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Indian American Judge Neomi Rao Condemned for Her Order to Dismiss Case Against Michael Flynn

Indian American Judge Neomi Rao Condemned for Her Order to Dismiss Case Against Michael Flynn

  • The Trump appointee’s decision has been criticized as being ‘antidemocratic’ and ‘dangerous.’

A three-judge panel on the D.C. Circuit Court of Appeals, led by Trump appointee, Neomi Rao, has ordered a trial judge to dismiss the criminal case against President Donald Trump’s former national security adviser, Michael Flynn. 

Rao has been receiving a lot of criticism for her order, which exonerates Flynn, one of Trump’s top aides, nearly three years after he pleaded guilty to lying to the FBI regarding his contacts with Russia’s ambassador to the U.S.

The three-judge panel ruled 2-1 that U.S. District Judge Emmet Sullivan did not have the authority to examine the government’s decision to reverse course. Rao delivered the majority opinion. “This is not the unusual case where a more searching inquiry is justified,” she said.  “If evidence comes to light calling into question the integrity or purpose of an underlying criminal investigation, the Executive Branch must have the authority to decide that further prosecution is not in the interest of justice.”

Agreeing with Rao’s decision was Judge Karen L. Henderson, a 1990 appointee of President George Bush. The third judge on the panel — Robert L. Wilkins, — a 2014 appointee of President Barack Obama — dissented.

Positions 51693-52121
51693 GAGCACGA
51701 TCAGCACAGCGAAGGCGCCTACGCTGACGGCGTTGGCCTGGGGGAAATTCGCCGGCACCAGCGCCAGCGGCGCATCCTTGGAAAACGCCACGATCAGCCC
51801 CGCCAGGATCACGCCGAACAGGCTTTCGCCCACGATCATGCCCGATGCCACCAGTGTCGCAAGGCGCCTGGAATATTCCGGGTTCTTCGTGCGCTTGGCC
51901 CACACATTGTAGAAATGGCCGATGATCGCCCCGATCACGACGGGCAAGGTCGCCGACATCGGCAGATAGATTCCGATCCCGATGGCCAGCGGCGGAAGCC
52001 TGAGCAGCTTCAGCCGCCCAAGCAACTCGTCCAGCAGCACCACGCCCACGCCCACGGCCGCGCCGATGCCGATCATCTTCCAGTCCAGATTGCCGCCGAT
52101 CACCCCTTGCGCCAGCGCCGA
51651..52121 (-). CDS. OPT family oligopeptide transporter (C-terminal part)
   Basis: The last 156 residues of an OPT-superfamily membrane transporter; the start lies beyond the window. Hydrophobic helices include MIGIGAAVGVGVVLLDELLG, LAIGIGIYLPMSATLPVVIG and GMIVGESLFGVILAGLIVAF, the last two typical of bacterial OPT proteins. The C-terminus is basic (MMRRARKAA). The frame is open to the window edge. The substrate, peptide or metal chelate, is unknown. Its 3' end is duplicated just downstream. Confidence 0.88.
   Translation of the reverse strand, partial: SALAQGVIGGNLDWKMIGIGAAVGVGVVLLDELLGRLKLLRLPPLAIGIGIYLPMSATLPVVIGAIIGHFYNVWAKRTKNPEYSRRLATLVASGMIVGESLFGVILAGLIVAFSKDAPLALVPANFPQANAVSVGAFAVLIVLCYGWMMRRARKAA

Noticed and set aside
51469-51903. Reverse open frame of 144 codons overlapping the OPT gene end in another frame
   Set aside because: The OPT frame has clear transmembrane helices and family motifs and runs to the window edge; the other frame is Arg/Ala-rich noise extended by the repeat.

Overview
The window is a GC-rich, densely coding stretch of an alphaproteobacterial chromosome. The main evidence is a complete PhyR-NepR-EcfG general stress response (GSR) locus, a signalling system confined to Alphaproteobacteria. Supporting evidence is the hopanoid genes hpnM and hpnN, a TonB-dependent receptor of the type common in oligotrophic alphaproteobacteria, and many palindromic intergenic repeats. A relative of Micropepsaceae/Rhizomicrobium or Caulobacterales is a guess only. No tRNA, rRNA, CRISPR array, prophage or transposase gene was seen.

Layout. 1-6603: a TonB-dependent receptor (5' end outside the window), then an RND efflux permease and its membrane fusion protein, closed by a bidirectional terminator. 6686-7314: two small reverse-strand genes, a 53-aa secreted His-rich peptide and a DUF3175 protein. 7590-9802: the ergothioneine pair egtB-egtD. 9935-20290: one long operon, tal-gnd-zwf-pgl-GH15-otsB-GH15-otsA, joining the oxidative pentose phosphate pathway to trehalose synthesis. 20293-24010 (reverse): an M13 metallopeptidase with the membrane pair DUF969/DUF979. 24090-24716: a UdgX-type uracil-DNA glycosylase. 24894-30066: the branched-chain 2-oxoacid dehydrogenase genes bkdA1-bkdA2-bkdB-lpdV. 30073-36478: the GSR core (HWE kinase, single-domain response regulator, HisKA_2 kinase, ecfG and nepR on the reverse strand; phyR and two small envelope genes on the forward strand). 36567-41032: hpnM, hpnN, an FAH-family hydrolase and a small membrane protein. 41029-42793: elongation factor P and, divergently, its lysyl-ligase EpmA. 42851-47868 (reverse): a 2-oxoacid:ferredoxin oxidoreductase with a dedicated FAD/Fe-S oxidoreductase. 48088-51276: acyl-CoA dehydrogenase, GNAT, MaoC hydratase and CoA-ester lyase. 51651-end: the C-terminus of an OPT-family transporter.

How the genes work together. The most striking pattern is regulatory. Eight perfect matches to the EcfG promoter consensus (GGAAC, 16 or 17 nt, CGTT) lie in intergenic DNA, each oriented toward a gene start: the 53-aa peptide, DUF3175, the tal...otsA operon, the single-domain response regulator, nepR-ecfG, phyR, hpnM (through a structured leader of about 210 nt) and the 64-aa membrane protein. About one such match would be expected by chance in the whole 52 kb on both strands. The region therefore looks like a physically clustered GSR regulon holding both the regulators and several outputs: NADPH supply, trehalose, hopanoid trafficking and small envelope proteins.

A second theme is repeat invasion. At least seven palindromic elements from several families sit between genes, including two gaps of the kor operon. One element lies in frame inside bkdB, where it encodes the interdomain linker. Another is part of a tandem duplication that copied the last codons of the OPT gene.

Although the decision could be seen as a victory for the Trump administration and Flynn, news reports speculate that his troubles could be far from over. The New York Times reports that the full appeals court has the option of reviewing the matter. Adding that Judge Sullivan “did not immediately dismiss the case in response to the ruling,” the Times report said that he “suspended deadlines for further briefs.” The report said Judge Sullivan has set a July 16 hearing in his review, “suggesting he was studying his options or waiting to see what the broader group of judges might do.” If the court decides to review the panel decision, “the ultimate outcome will be in doubt well past the November election,” the Times report said. 

Criticizing Rao’s ruling, the Vox said, “the only saving grace” of the court’s decision is that “Rao and Henderson are far-right outliers on the United States Court of Appeals for the District of Columbia. There is a chance that the full court — which has the power to reconsider Rao’s opinion even if no party requests such a reconsideration — will toss Rao’s opinion in the trash.”

There is a chance that the full court — which has the power to reconsider Rao’s opinion even if no party requests such a reconsideration — will toss Rao’s opinion in the trash.”

The Slate said that the decision “will almost certainly be appealed to the full court and possibly the Supreme Court after that.” However, it warned that if it is upheld, “Rao’s ruling will set a terrible legal precedent. But equally devastating are its broader, long-term implications for judicial independence.”